Additionally, MSU, as well as all recipients of Western SARE grants (subrecipients) are held to the same Research Terms and Conditions and NIFA Agency Specific Terms and Conditions

Complimentary to the Code of Federal Regulations and the Agency Specific Terms and Conditions, the NIFA Federal Assistance Policy Guide also provides direction for recipients of NIFA-funded grants.

Indirect Cost Recovery Guidance

The information that follows should serve as a guide for understanding and calculating Indirect Cost (IDC) Recovery (also commonly referred to as F&A or Facilities & Administrative costs) as a part of the proposed budget.  Please note: these guidelines apply to all Western SARE grant opportunities (Research & Education; Sabbatical Research & Education; Professional + Producer; Graduate Student Grants in Sustainable Agriculture; Professional Development Program Grants; Research to Grass Roots; and, State Implementation) with the exception of Farmer and Rancher Grants (all funds go directly to the producer; therefore, IDC recovery is not allowed).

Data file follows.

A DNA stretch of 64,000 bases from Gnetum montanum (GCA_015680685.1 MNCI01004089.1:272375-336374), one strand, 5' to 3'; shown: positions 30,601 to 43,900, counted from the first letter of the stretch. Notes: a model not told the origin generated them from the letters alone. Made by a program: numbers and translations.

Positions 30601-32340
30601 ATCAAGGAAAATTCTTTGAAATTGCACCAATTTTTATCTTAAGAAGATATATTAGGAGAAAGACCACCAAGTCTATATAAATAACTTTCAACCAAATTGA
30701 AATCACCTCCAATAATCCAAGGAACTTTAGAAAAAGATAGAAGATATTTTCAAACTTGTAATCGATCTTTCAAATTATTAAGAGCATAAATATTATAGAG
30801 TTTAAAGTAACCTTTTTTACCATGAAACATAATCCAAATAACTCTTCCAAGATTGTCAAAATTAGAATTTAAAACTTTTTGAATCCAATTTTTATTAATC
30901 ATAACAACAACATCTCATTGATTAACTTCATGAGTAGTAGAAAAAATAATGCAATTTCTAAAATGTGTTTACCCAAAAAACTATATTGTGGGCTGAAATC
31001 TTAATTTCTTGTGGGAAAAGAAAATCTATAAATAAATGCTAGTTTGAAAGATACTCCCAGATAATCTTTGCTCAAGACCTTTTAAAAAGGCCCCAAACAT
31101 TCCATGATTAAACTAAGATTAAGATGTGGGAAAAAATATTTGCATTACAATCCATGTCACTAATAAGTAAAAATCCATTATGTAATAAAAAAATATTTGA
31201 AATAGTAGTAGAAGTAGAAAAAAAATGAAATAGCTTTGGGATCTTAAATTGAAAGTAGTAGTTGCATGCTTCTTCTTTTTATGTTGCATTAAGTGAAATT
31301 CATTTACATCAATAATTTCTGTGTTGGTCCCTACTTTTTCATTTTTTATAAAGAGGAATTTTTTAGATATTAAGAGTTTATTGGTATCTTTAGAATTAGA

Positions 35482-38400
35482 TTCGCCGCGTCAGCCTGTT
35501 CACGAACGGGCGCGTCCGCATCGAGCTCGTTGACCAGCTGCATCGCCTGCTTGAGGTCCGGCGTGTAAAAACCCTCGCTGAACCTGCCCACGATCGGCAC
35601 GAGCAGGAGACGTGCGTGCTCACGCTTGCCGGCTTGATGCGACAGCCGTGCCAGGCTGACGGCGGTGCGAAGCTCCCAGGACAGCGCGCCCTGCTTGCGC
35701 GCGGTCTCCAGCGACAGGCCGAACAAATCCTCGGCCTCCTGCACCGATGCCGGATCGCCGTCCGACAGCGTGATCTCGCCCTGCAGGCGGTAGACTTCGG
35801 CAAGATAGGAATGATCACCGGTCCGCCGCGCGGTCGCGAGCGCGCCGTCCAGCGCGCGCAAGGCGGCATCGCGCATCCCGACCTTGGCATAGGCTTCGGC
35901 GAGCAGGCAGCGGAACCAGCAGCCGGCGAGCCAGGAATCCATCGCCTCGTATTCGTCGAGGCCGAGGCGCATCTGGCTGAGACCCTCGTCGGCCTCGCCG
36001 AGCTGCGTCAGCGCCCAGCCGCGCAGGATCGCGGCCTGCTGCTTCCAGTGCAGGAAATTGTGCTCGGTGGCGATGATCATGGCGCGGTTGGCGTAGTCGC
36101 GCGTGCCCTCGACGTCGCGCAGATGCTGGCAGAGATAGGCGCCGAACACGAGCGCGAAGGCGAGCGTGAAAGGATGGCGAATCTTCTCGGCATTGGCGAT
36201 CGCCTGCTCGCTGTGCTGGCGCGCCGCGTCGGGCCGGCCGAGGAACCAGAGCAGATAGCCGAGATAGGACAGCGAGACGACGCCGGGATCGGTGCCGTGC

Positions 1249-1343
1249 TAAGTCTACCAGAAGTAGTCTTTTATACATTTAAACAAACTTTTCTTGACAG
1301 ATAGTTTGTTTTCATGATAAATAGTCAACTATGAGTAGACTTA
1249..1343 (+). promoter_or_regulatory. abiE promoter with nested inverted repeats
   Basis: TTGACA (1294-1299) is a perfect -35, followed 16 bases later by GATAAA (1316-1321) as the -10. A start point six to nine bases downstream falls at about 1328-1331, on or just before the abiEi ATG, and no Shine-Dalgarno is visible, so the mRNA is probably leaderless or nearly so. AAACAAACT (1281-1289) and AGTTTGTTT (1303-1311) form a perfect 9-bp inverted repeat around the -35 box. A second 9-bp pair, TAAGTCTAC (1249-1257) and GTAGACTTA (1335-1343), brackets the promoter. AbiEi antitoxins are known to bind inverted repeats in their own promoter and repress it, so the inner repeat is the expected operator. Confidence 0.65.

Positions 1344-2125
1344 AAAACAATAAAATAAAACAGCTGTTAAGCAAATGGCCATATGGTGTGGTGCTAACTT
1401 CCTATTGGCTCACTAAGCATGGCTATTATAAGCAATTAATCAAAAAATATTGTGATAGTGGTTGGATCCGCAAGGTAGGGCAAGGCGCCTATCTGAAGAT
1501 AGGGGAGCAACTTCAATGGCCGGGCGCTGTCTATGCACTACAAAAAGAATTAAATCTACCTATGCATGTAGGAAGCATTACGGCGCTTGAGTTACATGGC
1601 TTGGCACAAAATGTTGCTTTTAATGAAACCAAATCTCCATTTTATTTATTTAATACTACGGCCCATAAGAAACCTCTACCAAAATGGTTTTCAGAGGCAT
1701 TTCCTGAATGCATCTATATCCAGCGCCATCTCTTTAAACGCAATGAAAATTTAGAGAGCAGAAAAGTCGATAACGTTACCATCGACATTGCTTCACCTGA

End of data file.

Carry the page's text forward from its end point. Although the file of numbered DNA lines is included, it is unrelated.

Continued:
USDA NIFA may apply legislative limits on IDC recovery for its various programs.  Under the SARE program and for projects funded in 2022 or later, NIFA states IDCs may not exceed 10% of the Total Direct Costs (TDC) requested.  Note: the 10% TDC limit is a cap on the portion of an applicant’s budget that may be requested for IDCs; it is not an IDC rate.  

For Western SARE grant recipients between 2019 – 2021, please refer to the IDC guide that applies to your award.

When applying for a Western SARE grant, please be aware there are three IDC recovery scenarios.  Only one scenario will apply to the applicant and is dependent upon whether the applicant’s organization has a Federally Negotiated Indirect Cost Rate Agreement (NICRA).

Entity Applicants with a NICRA:

For entities that have a NICRA, IDCs MUST be calculated at a rate of 10% of Total Direct Costs (TDC). This is the maximum indirect cost recovery (IDC cap) allowed under the SARE program per USDA/NIFA.  The 10% TDC IDC cap should be applied consistently to both the primary applicant and any proposed lower-tier subrecipients; therefore, include the total costs of any/all proposed lower-tier subawards in the IDC recovery base.